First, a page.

32 L. monocytogenes Scott A-2 (serotype 4b, clinical isolate), V7-2 (serotype 1/2a, milk isolate), 39-2 (retail frankfurter isolate), and 383-2 (ground beef isolate). Two commercial liquid smokes.1 Dipped for 5, 15, 30, 60, and 90 s with liquid smoke extract. Direct spiral plating methods n = 3 10 weeks Frankfurters not dipped. No. As food preservative.
28 L. innocua M1, a strain of Listeria resistant to the antibiotics streptomycin and rifampicin. Four commercial liquid smokes.1 2% Direct spiral plating methods n = 15 2 and 4 weeks Three samples of each meat product. No. As food preservative.
36 S. Enteritidis (PTA 13A), E. coli 0157:H7 (ATCC 43888), S. aureus (ATCC 25923 and ATCC 6538), and two methicillin-resistant S. aureus (MRSA). L. monocytogenes 174 (serotype l/2a), L. monocytogenes 163 (serotype 4b), S. typhimurium 29, S. typhimurium LT2 (ATCC 19585), and S. aureus Col (MRSA). Eight commercial liquid smoke extracts. 96%-0.375%. Broth microdilution method n = 3 24 h Control containing PBS solution. No. As food preservative.
27 Picornavirus, encephalomyocarditis virus. Two commercial liquid smokes. Not informed. Viral inactivation assay Not informed. 6 h Not informed. Not informed. As an agent for preventing viral epidemics in agricultural and human environments.
26 104 E. coli, 112 S. pseudintermedius and 58 P. aeruginosa strains isolated from dogs and cats. One commercial liquid smokes. Serial dilutions of BPA (i.e. 1/2, 1/3, 1/4, 1/5, 1/6, 1/7, 1/8, 1/9, 1/10, 1/11, 1/12, 1/13, 1/14, 1/15, 1/16, 1/17, 1/18, 1/19, and 1/20). Maximum inhibitory dilution/agar method n = 1 18 h E. coli, E. faecalis, P. aeruginosa, S. aureus and S. pseudintermedius were used as quality controls. No. For antibacterial infections in animals.
7 Four strains of pathogenic C. albicans which were isolated from patients with suffering from urinary tract infection (two strains), vaginitis and onychomycosis (one each). Four extract of liquid smokes. Between 0.39 and 100.00 mg/mL. Disk diffusion method; broth dilution method; time-kill assay n = 3 24 and 48 h Not informed. No. As an antifungal agent especially to treat candidal infections.
1 B. cereus, B. subtilis, B. spizizenni, S. aureus, MRSA, S. epidermidis, Streptococcus pyogenes, S. faecalis, Citrobacter freundii, E. coli, Erwinia sp., K. pneumonia, P. mirabilis, P. aeruginosa, Salmonella typhi and Yersinia sp. (Industrial Biotechnology Research Laboratory Culture Collection. Four extract of liquid smokes. Between 0.39 and 100.00 mg/mL. Disk diffusion method; broth dilution method; time-kill assay n = 3 24 h Chloramphenicol (Sigma, Germany) at the concentration of 30 µg/mL was used as a positive control. Commercial antibiotic disk GF A (Whatman, England) with 6.0 mm. As an antimicrobial agent against pathogenic bacteria.
33 L. monocytogenes 2045 (Scott A, serotype 4b, from Dr. Martin Weidemann, Department of Food Science, Cornell University, Ithaca, NY), L. monocytogenes 10403S (serotype l/2a, from Dr. Aubrey Mendonca, Department of Food Science and Human Nutrition, Iowa State University, Ames), L. innocua ATCC 33090, L. innocua Ml ATCC 33091, S. typhimurium LT2 ATCC 19585, and S. heidelberg ATCC 8326 (American Type Culture Collection, Manassas, VA). Three commercial liquid smokes from Mesquite, Hickory and pecan shell. Eight serial dilutions ranged to 48 and 0.375% (v/v). Broth micro dilution/agar method n = 3 24 h Controls containing only PBS plus bacteria were included. No As food preservative.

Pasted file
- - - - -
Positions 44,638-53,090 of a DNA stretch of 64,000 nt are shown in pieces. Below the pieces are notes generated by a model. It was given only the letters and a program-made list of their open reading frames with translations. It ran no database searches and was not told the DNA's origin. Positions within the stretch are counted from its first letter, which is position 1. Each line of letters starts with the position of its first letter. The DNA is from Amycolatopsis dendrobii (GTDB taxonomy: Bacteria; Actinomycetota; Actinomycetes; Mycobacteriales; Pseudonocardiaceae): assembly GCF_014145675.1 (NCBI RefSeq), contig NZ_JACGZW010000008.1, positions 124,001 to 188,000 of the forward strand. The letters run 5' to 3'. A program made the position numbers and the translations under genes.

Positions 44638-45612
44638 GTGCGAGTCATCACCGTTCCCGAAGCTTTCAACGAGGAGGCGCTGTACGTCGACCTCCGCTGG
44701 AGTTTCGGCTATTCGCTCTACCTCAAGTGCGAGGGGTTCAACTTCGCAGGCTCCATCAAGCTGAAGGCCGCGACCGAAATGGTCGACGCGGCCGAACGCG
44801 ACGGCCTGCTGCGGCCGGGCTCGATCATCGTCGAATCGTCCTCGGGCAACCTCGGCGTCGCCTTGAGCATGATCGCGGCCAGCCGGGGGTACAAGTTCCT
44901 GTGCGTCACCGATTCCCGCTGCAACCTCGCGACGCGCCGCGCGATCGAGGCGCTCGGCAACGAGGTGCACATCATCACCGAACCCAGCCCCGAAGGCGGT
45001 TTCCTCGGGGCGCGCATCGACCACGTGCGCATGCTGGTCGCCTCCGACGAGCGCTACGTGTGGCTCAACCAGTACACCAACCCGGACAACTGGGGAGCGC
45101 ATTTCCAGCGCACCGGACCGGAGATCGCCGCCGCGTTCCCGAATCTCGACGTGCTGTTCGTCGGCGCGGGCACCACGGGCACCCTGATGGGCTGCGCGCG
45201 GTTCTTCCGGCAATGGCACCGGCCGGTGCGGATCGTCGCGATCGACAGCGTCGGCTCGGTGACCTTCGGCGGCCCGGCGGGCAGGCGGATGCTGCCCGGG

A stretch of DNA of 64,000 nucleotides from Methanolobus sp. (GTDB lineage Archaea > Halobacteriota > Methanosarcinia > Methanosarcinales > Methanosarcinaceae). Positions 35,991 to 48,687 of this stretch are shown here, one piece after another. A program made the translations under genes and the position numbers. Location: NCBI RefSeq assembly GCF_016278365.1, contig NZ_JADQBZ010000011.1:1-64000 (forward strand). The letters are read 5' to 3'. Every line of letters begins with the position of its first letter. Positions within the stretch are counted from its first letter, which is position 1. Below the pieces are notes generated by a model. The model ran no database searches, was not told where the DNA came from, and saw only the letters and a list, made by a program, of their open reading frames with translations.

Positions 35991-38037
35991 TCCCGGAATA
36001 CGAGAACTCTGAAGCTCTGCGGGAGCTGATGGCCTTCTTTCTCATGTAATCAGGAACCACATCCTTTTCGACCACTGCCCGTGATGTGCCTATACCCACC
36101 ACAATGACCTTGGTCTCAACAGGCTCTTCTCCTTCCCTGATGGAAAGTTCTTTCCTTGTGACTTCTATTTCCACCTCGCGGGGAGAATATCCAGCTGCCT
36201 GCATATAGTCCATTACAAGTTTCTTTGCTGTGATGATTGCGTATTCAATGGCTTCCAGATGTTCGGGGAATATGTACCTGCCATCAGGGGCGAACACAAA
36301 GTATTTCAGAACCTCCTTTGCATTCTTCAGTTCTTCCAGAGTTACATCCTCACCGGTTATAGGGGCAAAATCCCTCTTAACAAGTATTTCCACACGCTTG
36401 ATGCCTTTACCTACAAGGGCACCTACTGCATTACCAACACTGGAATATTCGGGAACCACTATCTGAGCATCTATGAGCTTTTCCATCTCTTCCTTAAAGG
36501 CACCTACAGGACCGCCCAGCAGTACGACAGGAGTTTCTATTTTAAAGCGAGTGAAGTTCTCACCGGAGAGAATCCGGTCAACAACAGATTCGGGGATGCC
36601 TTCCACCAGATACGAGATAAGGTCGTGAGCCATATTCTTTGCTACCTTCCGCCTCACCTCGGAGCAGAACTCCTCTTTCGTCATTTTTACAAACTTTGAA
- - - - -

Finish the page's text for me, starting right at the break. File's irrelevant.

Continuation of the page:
19 S. aureus, E. coli, Bacterium proteus, Bacterium prodigious, and Aerobacter aerogenes. Walnut tree branches. Concentrations of 40, 20, 10, 5, 2.5, 1.25 and 0.625 mg/mL. Disk diffusion and (EC50). Not informed. Not informed. Not informed. Not informed. As natural germicide.
34 S. aureus, E. coli, B. prodigious, B. subtilis, A. aerogenes, Pseudomonas sp. and others non-human pathogenic. Eucommia ulmoides Oliv. Branch. Concentrations of 50, 25, 12.5, 6.25, 3.125, 1.5625, 0.781 mg/mL. Disk diffusion method. n = 1/three times 48 h Sterile water. No. As germicide.
35 Salmonella enterica serovar typhimurium (ATCC #14028) (S. typhimurium) American Type Tissue Culture Collection (ATCC, Manassas, Va., U.S.A.). Rice (Oryza sativa L.) hull. Concentrations of 0.1%, 0.5%, and 1.0% (v/v). Disk diffusion method. n = 3 24 h Not informed. Not informed. As antimicrobial flavor formulations for application to human foods and animal feeds.
For in vitro assay and (1.0%, v/w) for in vivo assay. Salmonella-infected Balb/c mouse model. Three groups of 10 mice each. 12/12 h for 48 h PBS-treated control. Vancomycin (20 mg/mL).
Patents data
38 Bacillus stearothermophilus ATCC 7953, S. typhimurium ATCC 14028, C. albicans ATCC 10231, Aspergillus flavus ATCC 9643, Aspergillus niger ATCC 9642, Chaetomium globosum ATCC 6205, Penicillium funiculosum ATCC 11797, Chaetomium globosum ATCC 6205, Gibberella zeae ATCC 24688, Trichoderma viride QM 9123, Bacillus cereus, Enterobacter aerogenes, Serratia marcescens, Pseudomanas sp., Proteus sp., and Enterobacter sp. Cellulosic fiber materials, mainly hard wood fibers, such as hickory, maple and other hard woods. Not informed. Disk diffusion method As antimicrobial formulations for application to animal feedstuffs.